6V6:Tung Sol vs. JJ/Tesla

Discussion in 'Amps/Cabs Tech Corner: Amplifier, Cab & Speakers' started by fridgit, Mar 9, 2008.

  1. fridgit

    fridgit Member

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    I am looking to replace the EH 6V6s in my '77 Princeton NR and would like to know the tonal qualities/differences between these two brands of 6V6 tubes. I have heard nothing but good about both, so I am having a hard time making a final decision on which ones. I play blues and classic and southern style rock. Thanks!
    :munch:BEER
     
  2. Axekisser

    Axekisser Member

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    I've got two Princetons. My '71 NR has JJ's and they are very 6L6 like... big bottom, round with subdued highs. They make the amp sound big to me.

    My '68-'69 PR has the Tung-Sol RIs and they seem to have less bottom and are somewhat brighter. I have a NOS Tung-Sol in my Champ and the RI tube seems to be similar if not smoother in the highs.

    I generally run both amps clean so I can't comment on breakup.

    I bias both Princetons at 18-20ma. If you want round, do the JJs, if you want a more "forward" sounding tube, do the Tung-Sols.
     
  3. Free

    Free Member

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    I have these reviews in my archives - from various sources, plus my own observations...



    JJ 6V6S:
    While there is a market for the NOS tubes, you are no longer required to buy NOS in order to get really great results. With JJ 6V6S tubes that had been subjected to rough handling, over biasing and under biasing in amps with plate voltages ranging from 380 – 475 VDC, these tubes would not die and matching on them drifted less than only 2 mA over the life of the test – six months of continuous use and abuse.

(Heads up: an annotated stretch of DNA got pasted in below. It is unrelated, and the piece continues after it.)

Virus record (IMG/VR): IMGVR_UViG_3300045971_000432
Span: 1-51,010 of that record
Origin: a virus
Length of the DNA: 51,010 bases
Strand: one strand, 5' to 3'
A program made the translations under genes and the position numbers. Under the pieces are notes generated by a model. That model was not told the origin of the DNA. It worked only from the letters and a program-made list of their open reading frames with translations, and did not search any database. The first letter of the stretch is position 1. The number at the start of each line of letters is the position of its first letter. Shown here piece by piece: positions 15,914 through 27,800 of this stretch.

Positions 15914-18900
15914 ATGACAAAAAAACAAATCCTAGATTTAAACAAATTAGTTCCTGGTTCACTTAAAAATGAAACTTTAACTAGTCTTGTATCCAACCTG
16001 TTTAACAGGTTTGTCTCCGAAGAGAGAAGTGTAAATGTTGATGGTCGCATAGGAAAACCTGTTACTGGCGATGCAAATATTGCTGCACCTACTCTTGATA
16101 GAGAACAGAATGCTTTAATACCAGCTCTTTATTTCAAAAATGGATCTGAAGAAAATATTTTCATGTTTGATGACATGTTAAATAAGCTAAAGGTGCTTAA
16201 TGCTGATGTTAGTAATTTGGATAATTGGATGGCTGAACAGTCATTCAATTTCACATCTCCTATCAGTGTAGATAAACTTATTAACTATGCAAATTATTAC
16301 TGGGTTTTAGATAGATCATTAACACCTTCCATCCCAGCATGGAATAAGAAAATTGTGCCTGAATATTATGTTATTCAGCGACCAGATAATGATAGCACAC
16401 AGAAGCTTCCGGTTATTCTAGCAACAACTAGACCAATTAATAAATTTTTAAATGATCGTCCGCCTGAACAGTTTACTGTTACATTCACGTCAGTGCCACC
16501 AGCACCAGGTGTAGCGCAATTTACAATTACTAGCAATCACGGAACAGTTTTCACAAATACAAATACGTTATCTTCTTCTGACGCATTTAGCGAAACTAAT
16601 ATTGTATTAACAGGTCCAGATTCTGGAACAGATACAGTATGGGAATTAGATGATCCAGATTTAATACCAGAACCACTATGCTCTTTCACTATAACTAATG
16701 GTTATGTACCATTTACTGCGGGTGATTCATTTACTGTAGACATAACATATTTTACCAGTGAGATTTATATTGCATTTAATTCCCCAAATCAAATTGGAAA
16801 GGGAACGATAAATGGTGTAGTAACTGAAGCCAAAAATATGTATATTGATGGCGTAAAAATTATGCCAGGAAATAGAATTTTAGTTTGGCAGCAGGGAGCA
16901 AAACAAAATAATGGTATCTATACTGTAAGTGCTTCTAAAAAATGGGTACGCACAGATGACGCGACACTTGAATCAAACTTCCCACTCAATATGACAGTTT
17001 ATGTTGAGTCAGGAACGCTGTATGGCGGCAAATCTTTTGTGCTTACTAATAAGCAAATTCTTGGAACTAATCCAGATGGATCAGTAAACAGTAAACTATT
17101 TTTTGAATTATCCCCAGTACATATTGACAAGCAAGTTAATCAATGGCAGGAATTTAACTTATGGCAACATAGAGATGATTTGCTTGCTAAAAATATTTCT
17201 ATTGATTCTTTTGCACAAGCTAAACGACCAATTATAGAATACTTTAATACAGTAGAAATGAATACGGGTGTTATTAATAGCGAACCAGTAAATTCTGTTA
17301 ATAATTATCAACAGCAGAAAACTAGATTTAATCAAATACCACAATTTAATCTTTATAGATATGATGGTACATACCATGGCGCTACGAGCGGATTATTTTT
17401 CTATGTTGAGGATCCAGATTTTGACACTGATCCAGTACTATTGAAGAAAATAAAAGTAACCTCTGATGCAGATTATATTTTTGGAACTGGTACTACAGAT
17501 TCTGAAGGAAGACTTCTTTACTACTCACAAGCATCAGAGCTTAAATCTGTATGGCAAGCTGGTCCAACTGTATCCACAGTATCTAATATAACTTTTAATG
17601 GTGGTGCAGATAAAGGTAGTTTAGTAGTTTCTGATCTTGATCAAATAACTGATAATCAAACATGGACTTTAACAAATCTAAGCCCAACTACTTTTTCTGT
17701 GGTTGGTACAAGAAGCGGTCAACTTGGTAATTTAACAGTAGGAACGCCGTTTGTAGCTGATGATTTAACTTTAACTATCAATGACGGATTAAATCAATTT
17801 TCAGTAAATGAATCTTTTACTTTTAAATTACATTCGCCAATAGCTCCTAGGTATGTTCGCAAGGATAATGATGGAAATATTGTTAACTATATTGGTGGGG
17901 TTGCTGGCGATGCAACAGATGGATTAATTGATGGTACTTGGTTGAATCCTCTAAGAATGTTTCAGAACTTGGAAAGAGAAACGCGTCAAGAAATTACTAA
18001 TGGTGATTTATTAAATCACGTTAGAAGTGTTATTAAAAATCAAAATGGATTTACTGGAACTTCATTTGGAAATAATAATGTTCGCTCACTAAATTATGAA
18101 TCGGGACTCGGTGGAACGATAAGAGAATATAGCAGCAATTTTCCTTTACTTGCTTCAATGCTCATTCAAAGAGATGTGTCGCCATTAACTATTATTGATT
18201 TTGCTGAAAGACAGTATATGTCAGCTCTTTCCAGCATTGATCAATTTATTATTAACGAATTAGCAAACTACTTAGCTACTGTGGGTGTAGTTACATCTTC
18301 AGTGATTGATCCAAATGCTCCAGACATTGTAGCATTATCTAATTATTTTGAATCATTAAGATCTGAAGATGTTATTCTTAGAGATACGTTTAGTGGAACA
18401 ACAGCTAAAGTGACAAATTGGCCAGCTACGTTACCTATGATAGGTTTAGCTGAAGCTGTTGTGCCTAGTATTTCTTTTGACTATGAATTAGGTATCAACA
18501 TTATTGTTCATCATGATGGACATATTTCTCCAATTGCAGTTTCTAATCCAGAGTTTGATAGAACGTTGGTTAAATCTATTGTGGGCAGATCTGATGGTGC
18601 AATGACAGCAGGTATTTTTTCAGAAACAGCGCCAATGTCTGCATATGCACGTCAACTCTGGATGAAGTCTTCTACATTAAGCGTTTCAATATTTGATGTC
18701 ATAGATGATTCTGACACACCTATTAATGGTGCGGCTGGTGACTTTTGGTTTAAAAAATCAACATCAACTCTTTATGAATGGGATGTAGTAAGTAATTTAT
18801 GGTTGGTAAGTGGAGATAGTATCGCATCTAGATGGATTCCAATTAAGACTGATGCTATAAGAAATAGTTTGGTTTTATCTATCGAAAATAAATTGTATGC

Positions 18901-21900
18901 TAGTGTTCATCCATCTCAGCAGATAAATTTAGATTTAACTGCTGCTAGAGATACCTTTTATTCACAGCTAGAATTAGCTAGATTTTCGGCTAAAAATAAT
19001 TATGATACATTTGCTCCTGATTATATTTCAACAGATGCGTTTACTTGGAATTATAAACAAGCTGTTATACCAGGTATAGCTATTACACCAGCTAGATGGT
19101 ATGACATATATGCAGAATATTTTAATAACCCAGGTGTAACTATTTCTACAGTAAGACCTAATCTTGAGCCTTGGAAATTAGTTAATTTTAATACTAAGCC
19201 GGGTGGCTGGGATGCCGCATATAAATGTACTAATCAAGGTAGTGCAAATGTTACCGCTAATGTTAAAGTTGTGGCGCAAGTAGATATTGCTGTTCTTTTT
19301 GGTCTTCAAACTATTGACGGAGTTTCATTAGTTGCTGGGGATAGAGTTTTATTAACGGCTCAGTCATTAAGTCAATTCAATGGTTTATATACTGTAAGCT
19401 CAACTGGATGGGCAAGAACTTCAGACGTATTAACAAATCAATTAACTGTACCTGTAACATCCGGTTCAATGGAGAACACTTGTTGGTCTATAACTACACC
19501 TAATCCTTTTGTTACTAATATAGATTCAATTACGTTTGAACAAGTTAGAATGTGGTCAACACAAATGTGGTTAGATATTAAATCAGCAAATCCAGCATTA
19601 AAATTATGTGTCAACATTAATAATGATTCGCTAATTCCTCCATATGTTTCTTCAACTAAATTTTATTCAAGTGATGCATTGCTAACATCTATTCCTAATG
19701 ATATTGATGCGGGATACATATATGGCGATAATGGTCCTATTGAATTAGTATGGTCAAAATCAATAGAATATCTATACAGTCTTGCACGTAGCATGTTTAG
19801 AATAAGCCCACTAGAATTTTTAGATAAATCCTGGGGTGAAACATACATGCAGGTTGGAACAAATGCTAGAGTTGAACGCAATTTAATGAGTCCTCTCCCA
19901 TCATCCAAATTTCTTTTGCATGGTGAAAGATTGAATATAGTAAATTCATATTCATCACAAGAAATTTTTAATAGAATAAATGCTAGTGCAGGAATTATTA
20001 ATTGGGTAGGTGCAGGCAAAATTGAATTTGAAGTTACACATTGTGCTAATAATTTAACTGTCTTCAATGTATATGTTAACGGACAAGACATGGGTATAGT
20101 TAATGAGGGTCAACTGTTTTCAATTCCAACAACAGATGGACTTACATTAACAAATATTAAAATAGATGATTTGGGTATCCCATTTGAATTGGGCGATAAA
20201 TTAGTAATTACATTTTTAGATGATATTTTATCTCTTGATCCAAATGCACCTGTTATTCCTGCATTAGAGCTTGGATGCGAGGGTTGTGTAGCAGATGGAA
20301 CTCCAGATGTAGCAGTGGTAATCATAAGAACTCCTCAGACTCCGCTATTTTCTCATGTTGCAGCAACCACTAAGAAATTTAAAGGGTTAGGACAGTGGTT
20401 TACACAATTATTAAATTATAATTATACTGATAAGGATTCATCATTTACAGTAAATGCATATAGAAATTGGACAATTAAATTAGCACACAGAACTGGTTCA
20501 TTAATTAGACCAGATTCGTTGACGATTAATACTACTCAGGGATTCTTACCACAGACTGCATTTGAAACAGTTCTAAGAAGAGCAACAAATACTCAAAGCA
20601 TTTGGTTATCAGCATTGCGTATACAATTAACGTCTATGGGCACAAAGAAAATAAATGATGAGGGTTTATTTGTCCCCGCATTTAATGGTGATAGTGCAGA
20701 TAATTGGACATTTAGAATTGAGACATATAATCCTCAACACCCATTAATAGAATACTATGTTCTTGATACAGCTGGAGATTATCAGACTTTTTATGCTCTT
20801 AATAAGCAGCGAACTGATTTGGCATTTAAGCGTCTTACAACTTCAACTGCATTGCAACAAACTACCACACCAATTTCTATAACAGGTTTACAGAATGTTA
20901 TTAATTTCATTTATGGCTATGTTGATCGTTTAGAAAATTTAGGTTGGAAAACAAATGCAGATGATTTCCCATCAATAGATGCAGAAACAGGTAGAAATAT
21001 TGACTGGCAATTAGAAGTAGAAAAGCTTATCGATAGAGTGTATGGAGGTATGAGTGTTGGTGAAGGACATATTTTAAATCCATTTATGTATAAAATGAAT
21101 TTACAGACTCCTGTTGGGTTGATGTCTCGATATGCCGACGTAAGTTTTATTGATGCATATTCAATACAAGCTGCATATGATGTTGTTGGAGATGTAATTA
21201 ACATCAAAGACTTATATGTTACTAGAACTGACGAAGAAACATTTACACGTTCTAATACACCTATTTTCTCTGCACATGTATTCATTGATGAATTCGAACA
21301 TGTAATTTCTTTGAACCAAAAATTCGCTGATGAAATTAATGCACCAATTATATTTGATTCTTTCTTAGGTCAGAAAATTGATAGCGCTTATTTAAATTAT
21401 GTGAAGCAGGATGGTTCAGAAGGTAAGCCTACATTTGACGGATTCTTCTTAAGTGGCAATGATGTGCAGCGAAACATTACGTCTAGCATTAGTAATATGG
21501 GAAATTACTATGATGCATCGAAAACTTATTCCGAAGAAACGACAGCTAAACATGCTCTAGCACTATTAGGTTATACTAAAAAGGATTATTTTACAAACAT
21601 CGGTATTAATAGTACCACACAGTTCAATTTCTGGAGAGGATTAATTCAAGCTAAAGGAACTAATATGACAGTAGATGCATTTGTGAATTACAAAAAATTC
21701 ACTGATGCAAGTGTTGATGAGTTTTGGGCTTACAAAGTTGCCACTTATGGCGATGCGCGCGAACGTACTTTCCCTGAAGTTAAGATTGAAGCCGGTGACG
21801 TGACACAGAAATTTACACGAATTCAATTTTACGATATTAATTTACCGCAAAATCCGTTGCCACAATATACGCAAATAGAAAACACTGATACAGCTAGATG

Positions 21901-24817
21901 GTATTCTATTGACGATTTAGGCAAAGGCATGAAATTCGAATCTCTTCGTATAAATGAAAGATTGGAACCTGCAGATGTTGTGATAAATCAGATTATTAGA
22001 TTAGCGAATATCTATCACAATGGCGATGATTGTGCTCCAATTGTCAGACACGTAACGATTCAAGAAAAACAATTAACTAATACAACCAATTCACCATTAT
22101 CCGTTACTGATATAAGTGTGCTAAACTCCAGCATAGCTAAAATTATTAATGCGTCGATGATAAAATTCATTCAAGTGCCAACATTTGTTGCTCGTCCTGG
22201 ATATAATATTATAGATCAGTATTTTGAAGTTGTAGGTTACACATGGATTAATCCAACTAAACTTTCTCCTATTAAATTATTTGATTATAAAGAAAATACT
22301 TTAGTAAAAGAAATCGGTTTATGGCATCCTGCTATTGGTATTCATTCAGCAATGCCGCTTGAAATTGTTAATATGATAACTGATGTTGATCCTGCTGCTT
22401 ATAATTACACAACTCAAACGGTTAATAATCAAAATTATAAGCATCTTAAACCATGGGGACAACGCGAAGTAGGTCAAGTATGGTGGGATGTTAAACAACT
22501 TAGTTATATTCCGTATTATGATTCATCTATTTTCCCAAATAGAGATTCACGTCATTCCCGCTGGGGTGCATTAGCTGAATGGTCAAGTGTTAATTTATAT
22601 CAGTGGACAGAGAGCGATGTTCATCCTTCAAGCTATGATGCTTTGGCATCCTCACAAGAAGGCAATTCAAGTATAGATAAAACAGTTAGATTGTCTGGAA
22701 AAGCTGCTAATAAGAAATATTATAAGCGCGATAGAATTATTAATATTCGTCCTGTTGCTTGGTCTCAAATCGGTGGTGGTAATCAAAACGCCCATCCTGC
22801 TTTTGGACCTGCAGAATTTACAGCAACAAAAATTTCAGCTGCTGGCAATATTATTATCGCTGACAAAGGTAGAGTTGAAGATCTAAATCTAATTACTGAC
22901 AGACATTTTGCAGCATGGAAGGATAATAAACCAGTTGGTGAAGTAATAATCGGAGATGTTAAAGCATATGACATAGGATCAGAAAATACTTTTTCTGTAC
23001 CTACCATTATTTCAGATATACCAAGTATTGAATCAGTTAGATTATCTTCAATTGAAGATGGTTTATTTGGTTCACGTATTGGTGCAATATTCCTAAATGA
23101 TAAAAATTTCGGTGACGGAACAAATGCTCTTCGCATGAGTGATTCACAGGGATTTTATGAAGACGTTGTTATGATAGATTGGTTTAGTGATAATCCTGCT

These tubes sound great - period. They do clean with smooth clear high-end and produce a fat rock solid bass that is well-defined and possesses a piano-like tonal quality – bass response exceeds most any NOS tube. Crank up the gain, and you’ll get a nice crunch, not just mush, but a very controllable and musical distortion. A well tuned amp running the JJ 6V6S getting a good strong signal from your guitar can make a TS-808 obsolete. Just about any genre of music from Blues and Jazz to Classic Rock can be obtained. Tube construction is rock solid with thick glass, good internal supports, and nice clean alignment of the tube bottles. The test set was even accidentally dropped in their boxes but did not break. These outstanding tubes simply must be tried. And, it’s highly recommended to go with these JJ 6V6S when playing live venues, because the JJ’s hard midrange cuts better, and it is louder tube overall.

    On a particular amp I was previously using various '50s Sylvania NOS for 4 years, which I thought were my favorite, with their great thick, clean, and high-fidelity tone. However, the 6V6S tubes kicked my amp up several notches and in several dimensions. With 3 Mullard CV4004's in the preamp, the JJ 6V6S's added a more crisp, yet pleasant, high-midrange articulation and clarity that cuts through better, even when just arpeggiating chords with a soft touch. Also added was a slight overall volume increase, as well as, a little more gain even, which really surprised me. More bass and a bolder midrange presence was added that carries more effectively throughout the room. The tone does not dissipate as readily when off-axis or a good distance away – the amp is tonally stronger all-around. The overdrive articulation/clarity is improved to Marshall “Plexi” proportions, as the midrange is harder and edgier now. Gone were any tones too compressed.